ALSO FROM ON HER TURF: Sloane Stephens gets candid about turning 30, favorite self-care practices and freezing her eggs ahead of 12th French Open

This Q+A has been condensed and lightly edited for clarity.

On Her Turf: Let’s start by talking about your journey since joining USA Gymnastics in 2019. What have the last four years been like for you?

Li Li Leung: This was just an incredible opportunity to give back to the sport that has given so much to me. And I really mean that because I started in the sport when I was 7 years old and did it for 15 years. It’s taught me all of these different skills that I apply to my daily life, both professional and personal. It feels a little bit like I’ve come full circle, and honestly, never in a million years did I think I would find myself in this role. … I joined at a time when it was a tumultuous time for the organization. It’s been just a little a little over four years now, and it has been an incredible journey — and believe it or not, I have enjoyed it. While it hasn’t been easy, I actually have enjoyed it, because I’ve been able to make it not just me. One thing that’s important to note is that — I had even said on my first interview with the board — it will take a village to accomplish what we need to accomplish. This is not a one-person job. And I was lucky enough to be able to bring on a leadership team that has been incredible, and also retain the staff that we have retained, as well as hire other new staff members. And it’s because of them and some really key volunteers that we’ve been able to accomplish what we’ve been able to do.

OHT: Can you talk a little more about this cultural transformation that the organization has experienced and your approach to tackling this all-encompassing change?

Leung: When I was interviewing for the position, I actually met every single board member. It was really critical to both sides that they felt that I matched the role and their needs and also I had to be confident in the board believing in the ultimate mission of the organization and what we wanted to achieve. So that the culture really does stem from the well – from the top down and everything in between as well. And when I was looking for leadership team, … one of the characteristics I was really looking for was they couldn’t have an ego. The job couldn’t be about themselves or about what they would personally get out of the role. It had to be about them believing in the bigger picture and believing in what we collectively wanted to achieve. I knew that we would only be able to accomplish what we need to accomplish if people were willing to roll up their sleeves and just do whatever needed to be done, so that was one of the key things in terms of having no ego.

Since 2018, we’ve turned over more than 70 percent of our staff. We’ve been able to retain the really key members of our staff, who have been critical to our success, but also have been able to really bring in new thinking, new blood, new perspectives. Because the other thing I was looking for when I was hiring for the leadership team was diversity in perspectives. That was critical because I did not want to be surrounded by “yes people.” I wanted to be surrounded by people who would be willing to have really robust conversations and engage in difficult conversations, because ultimately, you end up in a better place because of that.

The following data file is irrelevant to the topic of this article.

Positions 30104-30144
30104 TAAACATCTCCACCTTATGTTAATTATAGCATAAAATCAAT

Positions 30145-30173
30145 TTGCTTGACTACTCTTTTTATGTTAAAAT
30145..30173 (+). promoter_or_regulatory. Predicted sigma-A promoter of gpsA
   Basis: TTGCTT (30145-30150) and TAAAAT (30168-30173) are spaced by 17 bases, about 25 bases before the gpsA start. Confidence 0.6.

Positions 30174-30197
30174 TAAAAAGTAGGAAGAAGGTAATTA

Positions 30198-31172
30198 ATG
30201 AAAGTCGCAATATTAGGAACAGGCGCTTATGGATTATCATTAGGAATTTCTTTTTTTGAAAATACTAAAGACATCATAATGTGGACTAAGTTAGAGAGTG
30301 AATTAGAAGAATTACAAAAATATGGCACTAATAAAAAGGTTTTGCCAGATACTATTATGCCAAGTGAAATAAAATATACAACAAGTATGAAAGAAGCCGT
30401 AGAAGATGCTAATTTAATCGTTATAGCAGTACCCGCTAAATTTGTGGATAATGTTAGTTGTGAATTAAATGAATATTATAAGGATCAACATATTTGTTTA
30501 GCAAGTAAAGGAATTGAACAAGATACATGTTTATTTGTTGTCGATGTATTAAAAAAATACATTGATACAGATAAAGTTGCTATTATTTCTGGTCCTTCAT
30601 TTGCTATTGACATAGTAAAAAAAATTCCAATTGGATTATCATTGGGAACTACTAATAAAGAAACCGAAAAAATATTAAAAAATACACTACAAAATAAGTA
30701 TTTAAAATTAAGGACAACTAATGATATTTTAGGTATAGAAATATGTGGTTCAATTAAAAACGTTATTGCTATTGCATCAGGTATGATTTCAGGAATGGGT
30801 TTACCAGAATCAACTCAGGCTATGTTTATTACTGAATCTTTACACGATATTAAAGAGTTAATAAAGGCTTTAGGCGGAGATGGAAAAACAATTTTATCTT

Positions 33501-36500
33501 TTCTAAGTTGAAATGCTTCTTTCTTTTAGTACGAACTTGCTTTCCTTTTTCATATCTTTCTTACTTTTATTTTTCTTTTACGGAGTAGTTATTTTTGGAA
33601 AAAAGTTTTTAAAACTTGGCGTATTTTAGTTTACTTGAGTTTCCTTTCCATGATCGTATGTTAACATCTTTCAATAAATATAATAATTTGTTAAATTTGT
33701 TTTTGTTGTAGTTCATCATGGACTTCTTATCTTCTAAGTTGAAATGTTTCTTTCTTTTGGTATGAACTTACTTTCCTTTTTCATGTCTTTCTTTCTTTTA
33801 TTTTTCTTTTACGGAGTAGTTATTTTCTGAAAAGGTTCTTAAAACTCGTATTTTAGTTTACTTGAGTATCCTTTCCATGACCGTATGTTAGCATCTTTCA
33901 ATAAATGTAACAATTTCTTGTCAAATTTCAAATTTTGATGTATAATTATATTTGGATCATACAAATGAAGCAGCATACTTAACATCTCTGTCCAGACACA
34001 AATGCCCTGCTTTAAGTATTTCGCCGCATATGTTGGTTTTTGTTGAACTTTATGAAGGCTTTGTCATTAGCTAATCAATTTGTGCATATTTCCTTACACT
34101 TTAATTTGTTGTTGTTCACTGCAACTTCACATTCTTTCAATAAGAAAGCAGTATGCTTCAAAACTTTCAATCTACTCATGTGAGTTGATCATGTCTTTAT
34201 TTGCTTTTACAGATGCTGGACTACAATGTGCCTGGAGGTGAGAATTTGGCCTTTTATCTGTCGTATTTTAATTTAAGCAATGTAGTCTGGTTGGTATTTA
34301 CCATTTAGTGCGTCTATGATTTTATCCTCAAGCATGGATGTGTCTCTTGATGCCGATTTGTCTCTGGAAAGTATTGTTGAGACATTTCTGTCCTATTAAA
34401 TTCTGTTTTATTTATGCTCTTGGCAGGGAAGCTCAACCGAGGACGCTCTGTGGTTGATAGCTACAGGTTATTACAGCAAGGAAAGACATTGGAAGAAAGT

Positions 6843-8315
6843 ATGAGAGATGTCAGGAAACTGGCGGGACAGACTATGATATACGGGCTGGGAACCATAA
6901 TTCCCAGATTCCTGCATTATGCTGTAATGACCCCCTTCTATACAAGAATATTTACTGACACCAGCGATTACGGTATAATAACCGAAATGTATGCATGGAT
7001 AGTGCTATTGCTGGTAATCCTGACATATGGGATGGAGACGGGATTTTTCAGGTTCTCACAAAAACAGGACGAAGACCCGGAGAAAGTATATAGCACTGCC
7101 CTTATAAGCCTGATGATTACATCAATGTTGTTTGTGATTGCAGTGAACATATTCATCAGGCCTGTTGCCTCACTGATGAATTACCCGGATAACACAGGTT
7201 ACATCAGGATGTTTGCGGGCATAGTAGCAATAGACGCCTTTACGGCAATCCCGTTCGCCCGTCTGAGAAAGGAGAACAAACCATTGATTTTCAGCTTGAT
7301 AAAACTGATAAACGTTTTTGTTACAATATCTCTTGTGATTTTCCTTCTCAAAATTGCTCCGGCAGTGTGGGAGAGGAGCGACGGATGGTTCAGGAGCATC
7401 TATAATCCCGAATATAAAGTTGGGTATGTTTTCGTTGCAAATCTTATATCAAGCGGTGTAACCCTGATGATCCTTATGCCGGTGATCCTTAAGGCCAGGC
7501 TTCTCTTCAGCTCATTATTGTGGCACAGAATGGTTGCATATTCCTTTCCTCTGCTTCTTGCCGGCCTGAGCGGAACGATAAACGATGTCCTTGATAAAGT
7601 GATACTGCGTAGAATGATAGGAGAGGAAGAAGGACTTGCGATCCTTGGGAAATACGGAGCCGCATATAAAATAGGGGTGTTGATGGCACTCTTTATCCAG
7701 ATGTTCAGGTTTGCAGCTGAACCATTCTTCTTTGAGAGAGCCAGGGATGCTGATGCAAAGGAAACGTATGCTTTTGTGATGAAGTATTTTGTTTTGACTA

In 2020, we reset our mission to be about building a community and culture of health, safety and excellence, with athletes who thrive in sport and in life. So we were no longer about developing technically superior gymnasts who perform well in gym. We reset our focus to be about helping set our athletes up for success with the skill sets that you learn in gymnastics, and when we come to the office each day, that’s what we’re thinking about. …

The other piece is we also know from a community standpoint that our national team coaches are the most visible representation (of USAG), and a lot of coaches model them. So we’ve been working really hard in terms of working on educating our national team coaches. We work with Positive Coaching Alliance to do educational training with them as well. And we also have introduced training specifically for young coaches coming in, because we know when they come in and they’re new, that they’re eager to learn, and that’s when you can start training and moving them in a way. So our thinking is with this top-down and bottom-up strategy, eventually the middle will meet.

OHT: You noted how the coaches can be some of the most visible representatives of USAG. Regarding the addition of 2008 Olympic silver medalists Chellsie Memmel (USAG technical lead) and Alicia Sacramone Quinn (USAG strategic lead), how have those women impacted the program?

Leung: The addition of Chellsie and Alicia has been fantastic. They have been phenomenal to work with, and the fact that they have firsthand experience of having gone through it themselves – that also gives them a very good idea of what they would change and what they wouldn’t change, at the same time. It has been a phenomenal addition to be able to have this perspective of firsthand, high-level, high-performing athletes to be able to lead our high-performance team. And the athletes are saying it as well. They’re saying, “We trust them; we feel confident in their decisions; we can relate to them” — all of those things that historically haven’t really happened before.